Submitted to: Canadian Journal of Plant Science
Publication Type: Peer Reviewed Journal
Publication Acceptance Date: 12/18/2009
Publication Date: 3/3/2010
Publication URL: http://hdl.handle.net/10113/45819
Citation: Sicher Jr, R.C., Bunce, J.A., Matthews, B.F. 2010. Differing responses to carbon dioxide enrichment by a dwarf and a normal-sized soybean cultivar may depend on sink capacity. Canadian Journal of Plant Science. 90:257-264. Interpretive Summary: Carbon dioxide concentrations in the atmosphere are increasing because of fossil fuel consumption and the destruction of forests. Because carbon dioxide is used for plant growth, changes in atmospheric levels of carbon dioxide can affect the economic yields of crop plants. Experiments studying the effects of elevated carbon dioxide on plant growth are usually performed in chambers or field enclosures and typically involve only a small number of plants. For obvious reasons it is difficult to predict large scale changes to agricultural systems based on results of small experiments performed in enclosures. The current study compared growth responses of a genetic dwarf to that of a full-sized soybean cultivar. Two to three times as many dwarf soybean plants could be grown in an enclosure when compared to the full-sized cultivar. Large differences in growth between the two lines were attributed to the very small root system of the dwarf soybean plants. The dwarf line also grew to maturity in less time than the full-sized soybean cultivars. The above findings showed that genetic dwarf plants could serve as a model system for studying the effects of carbon dioxide enrichment on growth and seed yields of soybean when plants were grown to maturity in environmental chambers. These finding should benefit agronomists, plant physiologists, ecologists and crop modelers interested in environmental change and future soybean production.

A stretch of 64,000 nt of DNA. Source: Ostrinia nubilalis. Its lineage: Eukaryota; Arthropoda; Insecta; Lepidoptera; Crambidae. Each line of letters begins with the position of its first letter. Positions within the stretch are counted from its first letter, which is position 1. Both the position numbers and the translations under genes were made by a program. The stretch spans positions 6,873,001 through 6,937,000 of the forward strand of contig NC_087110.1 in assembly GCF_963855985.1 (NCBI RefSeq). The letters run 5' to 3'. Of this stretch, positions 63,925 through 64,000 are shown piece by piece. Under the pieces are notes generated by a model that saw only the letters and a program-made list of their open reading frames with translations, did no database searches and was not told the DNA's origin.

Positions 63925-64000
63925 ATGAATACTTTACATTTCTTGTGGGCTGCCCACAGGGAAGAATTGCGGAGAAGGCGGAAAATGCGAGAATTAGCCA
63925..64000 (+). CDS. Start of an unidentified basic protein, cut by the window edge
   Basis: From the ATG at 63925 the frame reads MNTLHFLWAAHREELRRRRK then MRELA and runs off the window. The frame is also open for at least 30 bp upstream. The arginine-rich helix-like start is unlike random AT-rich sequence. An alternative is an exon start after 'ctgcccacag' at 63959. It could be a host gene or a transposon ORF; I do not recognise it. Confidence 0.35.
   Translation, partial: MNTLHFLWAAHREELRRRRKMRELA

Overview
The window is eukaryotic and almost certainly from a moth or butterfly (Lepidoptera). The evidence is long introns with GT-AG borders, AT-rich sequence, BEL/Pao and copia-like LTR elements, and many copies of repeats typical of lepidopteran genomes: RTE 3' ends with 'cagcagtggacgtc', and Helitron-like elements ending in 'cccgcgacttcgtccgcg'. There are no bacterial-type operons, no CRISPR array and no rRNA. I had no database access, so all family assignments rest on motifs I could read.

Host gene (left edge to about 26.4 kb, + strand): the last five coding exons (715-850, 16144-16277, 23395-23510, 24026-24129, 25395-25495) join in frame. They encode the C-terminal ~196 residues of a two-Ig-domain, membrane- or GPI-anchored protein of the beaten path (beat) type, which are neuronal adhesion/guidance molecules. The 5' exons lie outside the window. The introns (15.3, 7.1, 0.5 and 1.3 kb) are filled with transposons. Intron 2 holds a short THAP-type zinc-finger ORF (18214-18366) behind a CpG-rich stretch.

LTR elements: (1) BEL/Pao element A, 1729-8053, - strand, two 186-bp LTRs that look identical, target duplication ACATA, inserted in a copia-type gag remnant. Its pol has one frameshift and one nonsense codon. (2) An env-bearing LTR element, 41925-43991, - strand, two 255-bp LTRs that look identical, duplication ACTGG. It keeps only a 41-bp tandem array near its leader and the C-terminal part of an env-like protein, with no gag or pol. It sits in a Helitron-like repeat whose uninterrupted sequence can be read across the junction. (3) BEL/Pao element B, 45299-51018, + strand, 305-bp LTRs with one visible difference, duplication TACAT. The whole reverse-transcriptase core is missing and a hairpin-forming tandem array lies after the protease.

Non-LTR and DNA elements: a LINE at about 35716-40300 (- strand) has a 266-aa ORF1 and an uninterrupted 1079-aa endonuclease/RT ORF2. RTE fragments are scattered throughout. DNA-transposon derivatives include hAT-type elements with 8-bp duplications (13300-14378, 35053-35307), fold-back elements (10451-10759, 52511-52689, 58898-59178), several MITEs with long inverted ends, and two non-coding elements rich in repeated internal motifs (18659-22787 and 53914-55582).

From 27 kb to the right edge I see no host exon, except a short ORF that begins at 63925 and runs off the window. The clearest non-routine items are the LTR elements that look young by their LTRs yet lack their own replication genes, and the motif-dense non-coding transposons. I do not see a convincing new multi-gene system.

Technical Abstract: Growth and physiological characteristics of a superdwarf soybean genotype [Glycine max (L.) Merr. cv. MiniMax PI 643148] were compared with that of Fiskeby, a full-sized cultivar. Plants were grown in matching controlled environment chambers at 27° C and with either ambient (36 Pa) or elevated (98 Pa) CO2. Harvests at seed maturity for MiniMax and Fiskeby occurred 63 and 85 days after sowing, respectively, when plants were grown under ambient CO2 and these were increased 6 and 26 d, respectively, by CO2 enrichment. Total biomass for MiniMax and Fiskeby was 53 and 197 g, respectively, in the ambient CO2 treatment and these values were 48% and 199% greater, respectively, in response to CO2 enrichment. Biomass accumulation for Fiskeby differed significantly (P < 0.05) at each harvest in response to CO2 enrichment, whereas MiniMax differed on the first and final harvests. Root development was severely constrained in MiniMax and, unlike Fiskeby, all of the additional biomass attributed to CO2 enrichment was observed in the shoot. Cultivar differences were not detected for CO2 assimilation rates, stomatal conductance or for substomatal CO2 concentrations but the short-term stimulation of photosynthesis by elevated CO2 was larger in MiniMax than in Fiskeby. The photosynthetic capacity of both Fiskeby and MiniMax decreased 20 to 35% during growth in elevated CO2. Starch and glucose did not differ (P > 0.05) between cultivars but foliar sucrose levels were 43% greater (P < 0.05) in MiniMax than in Fiskeby. Harvest index was about 50% greater for MiniMax than for Fiskeby when averaged over CO2 treatments. The number of pods per plant, total seed mass per plant, seed number per plant and seed oil content were all greater for Fiskeby than for MiniMax and all of these parameters were concomitantly increased by CO2 enrichment. Individual seeds of Fiskeby were on average 75% greater by mass than those of MiniMax. Individual seed mass of Fiskeby increased about 50% in response to CO2 enrichment, whereas that of MiniMax was unchanged. Unlike oil content, seed protein concentrations did not differ among genotypes. The above results showed that a superdwarf soybean cultivar could be used successfully to study the responses of growth and photosynthesis to CO2 enrichment, although full-sized cultivars are recommended for studies performed exclusively during the vegetative growth phase.